Power of Women honoree Elizabeth Olsen has volunteered at Stuart House since 2016, spending time with young children and teens who’ve been sexually abused. She first learned of the Stuart House program, part of the UCLA Santa Monica Medical Center-affiliated Rape Foundation, as she was prepping for “Wind River,” a film in which she plays an FBI agent investigating the rape and murder of a young woman.
This was in 2015, when Olsen had just moved back to Los Angeles from New York, and was looking for ways to feel more connected to the city. Through her agency, she was introduced to Gail Abarbanel, the president of the Rape Foundation and founder of Stuart House. Abarbanel gave Olsen a tour of the Stuart House space in Santa Monica, where kids who’ve been sexually assaulted are provided free medical, legal and psychological care.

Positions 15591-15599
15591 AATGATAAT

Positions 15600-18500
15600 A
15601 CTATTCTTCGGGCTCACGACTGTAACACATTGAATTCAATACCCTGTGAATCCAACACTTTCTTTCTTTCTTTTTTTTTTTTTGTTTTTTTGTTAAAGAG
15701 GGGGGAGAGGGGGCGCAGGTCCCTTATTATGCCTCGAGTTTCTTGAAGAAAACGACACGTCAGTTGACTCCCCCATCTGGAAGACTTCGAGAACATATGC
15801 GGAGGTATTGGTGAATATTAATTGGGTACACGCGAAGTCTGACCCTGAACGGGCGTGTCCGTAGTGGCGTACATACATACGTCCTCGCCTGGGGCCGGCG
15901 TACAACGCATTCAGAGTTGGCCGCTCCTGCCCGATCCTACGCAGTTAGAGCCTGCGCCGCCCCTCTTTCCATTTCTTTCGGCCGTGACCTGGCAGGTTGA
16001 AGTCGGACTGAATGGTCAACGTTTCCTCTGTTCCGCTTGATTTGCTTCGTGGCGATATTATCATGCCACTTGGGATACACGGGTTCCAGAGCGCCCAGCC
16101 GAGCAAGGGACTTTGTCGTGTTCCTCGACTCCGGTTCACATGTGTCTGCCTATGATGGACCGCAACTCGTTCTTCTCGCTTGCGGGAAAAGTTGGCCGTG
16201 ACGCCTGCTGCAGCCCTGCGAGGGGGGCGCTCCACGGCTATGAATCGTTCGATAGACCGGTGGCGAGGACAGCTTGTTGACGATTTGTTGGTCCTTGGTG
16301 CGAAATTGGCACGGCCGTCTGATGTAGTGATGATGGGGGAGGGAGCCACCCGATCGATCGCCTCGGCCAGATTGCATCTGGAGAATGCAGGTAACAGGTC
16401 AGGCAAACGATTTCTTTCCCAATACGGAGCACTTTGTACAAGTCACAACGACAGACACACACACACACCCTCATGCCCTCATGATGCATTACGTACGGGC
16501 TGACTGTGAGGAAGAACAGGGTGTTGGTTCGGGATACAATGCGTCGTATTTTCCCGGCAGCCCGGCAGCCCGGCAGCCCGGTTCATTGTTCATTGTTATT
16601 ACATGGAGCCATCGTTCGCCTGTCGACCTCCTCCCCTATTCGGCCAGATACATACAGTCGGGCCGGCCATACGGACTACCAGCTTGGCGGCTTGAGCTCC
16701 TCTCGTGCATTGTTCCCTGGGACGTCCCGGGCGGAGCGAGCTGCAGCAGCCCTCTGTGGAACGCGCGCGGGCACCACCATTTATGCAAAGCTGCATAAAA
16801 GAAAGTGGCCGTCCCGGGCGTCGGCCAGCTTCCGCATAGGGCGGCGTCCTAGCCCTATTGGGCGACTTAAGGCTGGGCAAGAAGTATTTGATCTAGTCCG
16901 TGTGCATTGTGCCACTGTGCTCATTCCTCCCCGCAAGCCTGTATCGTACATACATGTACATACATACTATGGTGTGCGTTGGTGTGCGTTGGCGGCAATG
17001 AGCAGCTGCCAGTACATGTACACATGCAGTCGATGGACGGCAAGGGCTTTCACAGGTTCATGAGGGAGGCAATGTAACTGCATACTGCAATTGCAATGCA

Olsen was impressed by Abarbanel, who, in 1988, she says, “started this entire universe out of nothing.” Olsen understands the appeal of having celebrities represent nonprofits as spokespeople, but, in the case of Stuart House, she wanted to do more. So she asked to join the carefully screened, trained volunteers who work with the kids in its playroom.
Abarbanel says volunteers are key to the healing process for the children, who’ve often been betrayed by the adults closest to them. “The kids can have an experience with a safe adult who’s caring and interested in them,” she says.
After Olsen finished filming “Wind River,” she became a regular Stuart House volunteer, and when she’s not in production, she goes there weekly. “It’s amazing, even for the younger kids, to see their behavioral shifts,” Olsen says.
Abarbanel speaks highly of Olsen’s work at Stuart House. “She has true empathy, and is a very compassionate, gentle person,” she says. “She’s so there when she’s with a child. I think she’s really special.”